The Chancery Court matter was due before Chancellor Jim Kyle Tuesday afternoon, Nov. 13, and it wasn’t clear if Kyle would rule on the matter then or take it under advisement for a later written ruling.
Meanwhile, commissioners approved a resolution Monday, Nov. 13, directing the county attorney to withdraw the administration’s lawsuit against the commission.
Luttrell is suing the commission over the move by commission chairwoman Heidi Shafer to hire a law firm to pursue opioid abuse litigation. Shafer’s decision was affirmed last week by the commission in a vote at a special meeting of the body. Luttrell then amended the original lawsuit naming only Shafer to include every commissioner.
Luttrell is seeking a court decision that would void the commission’s contract with the Napoli Shkolnik PLLC law firm and contends neither Shafer nor the commission has the authority to unilaterally pursue such a contract under terms of the county charter.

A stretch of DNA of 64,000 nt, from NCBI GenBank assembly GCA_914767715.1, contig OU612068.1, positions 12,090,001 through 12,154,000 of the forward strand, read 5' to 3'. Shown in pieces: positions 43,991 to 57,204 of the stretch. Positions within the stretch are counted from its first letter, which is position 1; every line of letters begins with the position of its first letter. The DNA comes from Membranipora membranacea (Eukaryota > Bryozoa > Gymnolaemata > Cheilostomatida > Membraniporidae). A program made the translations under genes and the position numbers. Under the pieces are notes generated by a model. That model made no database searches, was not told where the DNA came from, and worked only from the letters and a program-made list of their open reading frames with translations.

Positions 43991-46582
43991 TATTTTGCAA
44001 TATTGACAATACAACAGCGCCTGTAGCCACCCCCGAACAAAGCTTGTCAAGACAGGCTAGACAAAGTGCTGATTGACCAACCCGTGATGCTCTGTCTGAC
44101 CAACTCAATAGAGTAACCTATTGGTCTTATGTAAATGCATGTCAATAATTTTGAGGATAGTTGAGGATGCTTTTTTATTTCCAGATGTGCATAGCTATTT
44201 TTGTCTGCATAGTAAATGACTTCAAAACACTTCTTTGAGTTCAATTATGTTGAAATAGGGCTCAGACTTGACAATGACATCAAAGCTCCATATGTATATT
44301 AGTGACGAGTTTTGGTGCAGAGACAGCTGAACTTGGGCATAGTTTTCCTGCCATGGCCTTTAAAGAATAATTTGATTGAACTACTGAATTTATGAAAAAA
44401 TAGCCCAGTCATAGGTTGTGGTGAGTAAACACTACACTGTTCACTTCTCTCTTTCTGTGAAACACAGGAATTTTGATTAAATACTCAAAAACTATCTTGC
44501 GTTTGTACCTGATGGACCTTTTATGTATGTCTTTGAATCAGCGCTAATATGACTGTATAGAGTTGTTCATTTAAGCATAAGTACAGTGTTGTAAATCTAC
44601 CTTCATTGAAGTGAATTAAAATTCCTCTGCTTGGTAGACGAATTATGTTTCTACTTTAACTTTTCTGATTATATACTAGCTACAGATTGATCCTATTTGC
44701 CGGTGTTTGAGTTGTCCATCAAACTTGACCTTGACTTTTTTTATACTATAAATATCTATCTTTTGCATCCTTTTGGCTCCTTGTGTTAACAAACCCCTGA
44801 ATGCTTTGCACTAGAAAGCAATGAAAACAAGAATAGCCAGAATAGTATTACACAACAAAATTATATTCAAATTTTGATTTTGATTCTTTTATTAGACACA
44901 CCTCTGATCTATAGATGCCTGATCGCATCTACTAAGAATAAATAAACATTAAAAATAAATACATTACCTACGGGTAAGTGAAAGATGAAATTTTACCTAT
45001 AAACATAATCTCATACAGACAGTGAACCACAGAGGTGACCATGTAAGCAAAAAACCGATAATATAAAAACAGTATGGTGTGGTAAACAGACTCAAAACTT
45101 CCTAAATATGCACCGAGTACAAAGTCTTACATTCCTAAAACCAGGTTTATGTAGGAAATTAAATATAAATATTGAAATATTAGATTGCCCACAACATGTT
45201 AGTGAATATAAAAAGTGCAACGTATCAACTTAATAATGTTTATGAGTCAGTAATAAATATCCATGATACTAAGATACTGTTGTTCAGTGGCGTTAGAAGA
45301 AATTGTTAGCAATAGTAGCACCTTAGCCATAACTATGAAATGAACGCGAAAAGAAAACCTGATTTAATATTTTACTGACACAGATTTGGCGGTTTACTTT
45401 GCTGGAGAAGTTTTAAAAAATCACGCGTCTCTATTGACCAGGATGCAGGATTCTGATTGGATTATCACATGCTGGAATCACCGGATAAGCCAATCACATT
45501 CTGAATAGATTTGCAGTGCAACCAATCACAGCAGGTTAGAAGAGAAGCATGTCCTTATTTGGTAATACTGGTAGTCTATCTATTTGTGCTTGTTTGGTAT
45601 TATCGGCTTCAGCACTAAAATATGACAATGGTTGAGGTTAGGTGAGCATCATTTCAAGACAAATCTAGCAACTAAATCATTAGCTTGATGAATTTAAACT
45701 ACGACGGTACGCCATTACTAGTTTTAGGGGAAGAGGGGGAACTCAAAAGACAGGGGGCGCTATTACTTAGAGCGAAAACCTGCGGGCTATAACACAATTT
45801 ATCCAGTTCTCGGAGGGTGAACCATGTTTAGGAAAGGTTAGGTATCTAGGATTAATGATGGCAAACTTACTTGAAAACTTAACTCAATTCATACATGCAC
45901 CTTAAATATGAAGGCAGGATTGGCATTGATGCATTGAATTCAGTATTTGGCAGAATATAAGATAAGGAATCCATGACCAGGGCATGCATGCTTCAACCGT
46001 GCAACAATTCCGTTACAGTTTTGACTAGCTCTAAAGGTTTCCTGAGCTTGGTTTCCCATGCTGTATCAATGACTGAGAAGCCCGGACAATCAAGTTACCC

The commission, in its resolution that passed on an 8-5 vote, directs the county attorney to drop that lawsuit and to come to the commission for approval of any lawsuit or litigation the county pursues.
“We are trying to address a crisis,” said commissioner Van Turner, who is an attorney. He contends the commission is within its authority under the county charter, starting with the allegation that pharmaceutical companies are using deceptive practices against the populace.
“That we would have anything that is done against citizens of this county as far as deceptive practices is something that is within our purview,” Turner said. “I mean, what else are we here to do? If there are deceptive practices are we just not to address it? It is a legislative function for us to address an opioid crisis that is impairing this community.”
Commissioner Walter Bailey, who voted against it and is also an attorney, argued that it was “cutting off” the administration’s access to court.
Bailey said was Luttrell was “exercising his responsibility and that his suit against the commission wasn’t that unusual, noting his own lawsuits in the past as a commissioner filed against the county and other commissioners over redistricting and term limits.
“It goes with the territory,” he said.